July 25, 2012 / 11:43 PM / 5 years ago

U.S. banks boost loans to cash-rich grain farmers in 2012

* Returns on assets, equity improve at ag banks

* Machinery and equipment loans rise

* Farmland values rise to record highs

By Christine Stebbins

CHICAGO, July 25 (Reuters) - Demand for agricultural loans at U.S. commercial banks rose during the first six months of 2012, led by farmer loans for machinery, grain bins and machine sheds, the Federal Reserve Bank of Kansas City said on Wednesday.

"During the first quarter, commercial banks reported a 1.4 percent increase in total agricultural loan volume, led by stronger gains in non-real estate farm loans," the Fed said in its agricultural finance databook based on a national survey of 250 ag bankers.

"A sampling of national agricultural loan activity during the first full week of May suggested strong agricultural lending during the second quarter," the Fed added. "Non-real estate loans were up almost 3 percent from the previous year."

The survey showed that cash-rich farmers were managing and retiring their debt carefully but upgrading their land and equipment actively.

"Farmers continued to invest heavily in farm machinery, equipment and structures such as grain bins, machine sheds and land improvements. Bankers expected farm capital spending to remain strong over the next few months," the Fed said. "In contrast, farm operating loan demand remained sluggish as farmers paid off operating debts and used cash to prepay input costs."

Most bankers expect investment to continue to buoy demand, although the worst effects of the 2012 drought were not yet seen through end-June.

"Bankers expected farm capital spending to remain strong over the next few months," the Fed said. "In contrast, farm operating loan demand remained sluggish as farmers paid off operating debts and used cash to prepay input costs."


Strong farm incomes fueled farmland values to record highs.

Farmland saw double-digit gains in Iowa, Kansas, the Dakotas, Minnesota, Montana, Nebraska, northern Illinois, western Missouri, northern Indiana, and southern Wisconsin during the first quarter of 2012.

"Compared with December 2011, more bankers in the Chicago, Dallas and Richmond Districts expected farmland values to stabilize at historically high levels in the coming months," the Fed said.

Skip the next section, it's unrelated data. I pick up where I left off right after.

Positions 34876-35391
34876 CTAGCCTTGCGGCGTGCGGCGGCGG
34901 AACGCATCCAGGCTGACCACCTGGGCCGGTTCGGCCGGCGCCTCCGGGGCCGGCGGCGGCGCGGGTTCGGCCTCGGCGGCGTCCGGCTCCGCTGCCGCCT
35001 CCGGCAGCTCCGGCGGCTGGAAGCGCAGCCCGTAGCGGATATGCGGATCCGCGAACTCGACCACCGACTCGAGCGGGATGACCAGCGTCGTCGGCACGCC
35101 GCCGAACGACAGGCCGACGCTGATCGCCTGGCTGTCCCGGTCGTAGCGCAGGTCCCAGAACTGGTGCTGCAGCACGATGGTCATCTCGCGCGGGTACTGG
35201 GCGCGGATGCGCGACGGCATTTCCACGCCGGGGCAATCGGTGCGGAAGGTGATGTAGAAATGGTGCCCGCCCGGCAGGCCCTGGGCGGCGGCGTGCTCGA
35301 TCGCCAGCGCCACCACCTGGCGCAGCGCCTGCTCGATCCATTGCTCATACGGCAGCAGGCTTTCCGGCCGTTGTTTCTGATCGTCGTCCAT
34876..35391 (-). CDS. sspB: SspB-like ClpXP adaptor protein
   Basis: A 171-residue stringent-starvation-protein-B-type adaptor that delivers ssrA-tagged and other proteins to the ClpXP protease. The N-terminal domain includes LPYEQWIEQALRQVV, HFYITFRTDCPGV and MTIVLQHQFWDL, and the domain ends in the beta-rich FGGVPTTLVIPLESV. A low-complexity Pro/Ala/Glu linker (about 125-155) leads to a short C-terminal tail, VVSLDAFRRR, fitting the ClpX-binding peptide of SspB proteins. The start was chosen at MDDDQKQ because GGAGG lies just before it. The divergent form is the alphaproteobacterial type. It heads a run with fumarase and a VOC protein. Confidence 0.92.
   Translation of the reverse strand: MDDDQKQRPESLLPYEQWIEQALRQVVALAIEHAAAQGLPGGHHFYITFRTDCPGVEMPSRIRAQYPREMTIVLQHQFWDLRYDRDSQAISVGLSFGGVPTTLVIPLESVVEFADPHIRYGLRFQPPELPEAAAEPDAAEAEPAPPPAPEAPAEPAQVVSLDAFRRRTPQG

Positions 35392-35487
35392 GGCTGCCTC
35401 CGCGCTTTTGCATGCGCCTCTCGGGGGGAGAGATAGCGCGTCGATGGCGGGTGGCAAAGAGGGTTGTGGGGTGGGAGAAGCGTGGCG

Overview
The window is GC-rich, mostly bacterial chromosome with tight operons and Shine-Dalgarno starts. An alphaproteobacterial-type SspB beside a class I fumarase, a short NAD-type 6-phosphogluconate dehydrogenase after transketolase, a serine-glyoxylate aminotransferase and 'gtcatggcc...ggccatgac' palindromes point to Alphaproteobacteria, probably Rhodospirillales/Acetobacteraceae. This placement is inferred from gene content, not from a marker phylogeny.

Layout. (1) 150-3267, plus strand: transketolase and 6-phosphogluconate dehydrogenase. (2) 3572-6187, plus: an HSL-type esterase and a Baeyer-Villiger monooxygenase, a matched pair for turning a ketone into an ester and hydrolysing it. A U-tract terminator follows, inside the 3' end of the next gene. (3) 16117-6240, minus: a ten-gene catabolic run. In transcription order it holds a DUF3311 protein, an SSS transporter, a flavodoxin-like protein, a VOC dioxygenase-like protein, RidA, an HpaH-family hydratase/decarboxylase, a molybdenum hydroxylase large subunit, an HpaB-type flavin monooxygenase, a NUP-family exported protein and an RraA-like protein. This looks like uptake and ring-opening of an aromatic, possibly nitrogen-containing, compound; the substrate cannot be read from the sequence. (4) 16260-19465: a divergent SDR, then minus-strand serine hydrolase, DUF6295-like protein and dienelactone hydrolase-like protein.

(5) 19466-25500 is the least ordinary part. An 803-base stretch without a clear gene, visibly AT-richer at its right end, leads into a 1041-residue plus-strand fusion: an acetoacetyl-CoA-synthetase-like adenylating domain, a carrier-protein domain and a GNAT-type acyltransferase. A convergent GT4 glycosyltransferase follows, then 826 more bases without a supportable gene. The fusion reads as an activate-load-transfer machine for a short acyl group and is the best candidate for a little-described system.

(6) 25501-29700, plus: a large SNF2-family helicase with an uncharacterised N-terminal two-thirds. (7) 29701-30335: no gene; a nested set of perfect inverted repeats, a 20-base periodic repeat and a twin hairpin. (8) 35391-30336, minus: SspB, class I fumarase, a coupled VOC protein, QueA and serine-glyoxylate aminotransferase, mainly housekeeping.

Agricultural bank profits rose as farm loan performance improved. Rising farm loan repayment rates reduced delinquency rates and net charge-offs on ag loans. But competition to win loans from cash-rich grain farmers was increasing pressure on bank profitability.

"Strong farm incomes continued to dampen farm operating loan demand in most Federal Reserve Districts," the Fed said. "Farmers borrowed less for operating expenses in the Chicago, Kansas City, Minneapolis and San Francisco Districts as they paid cash for crop inputs. High feed costs and strong feeder cattle prices prompted further herd reductions in the Dallas and Kansas City Districts. Herd liquidations have boosted current profits, but could limit growth in the future.

"With sluggish operating loan demand, the availability of funds for farm loans remained high. Collateral requirements on non-real estate farm loans eased slightly in all Districts except Chicago, where collateral requirements held steady. Bankers reported lower interest rates on farm loans in the first quarter," the Fed said.

For the first quarter of 2012 the rate of return on assets at agricultural banks rose to 0.3 percent -- nearly double the return at other small banks. Additionally, the average rate of return on equity was 2.7 percent at ag banks versus 1.7 percent at other small banks.

"During the second quarter, small- and mid-sized commercial banks increased their non-real estate lending activity at a faster pace than large banks," the Fed said. "The volume of non-real estate agricultural loans made during the week at small- and mid-sized commercial banks was 12 percent above year-ago levels, while loans at large banks edged down." (Reporting by Christine Stebbins; Editing by Lisa Shumaker)

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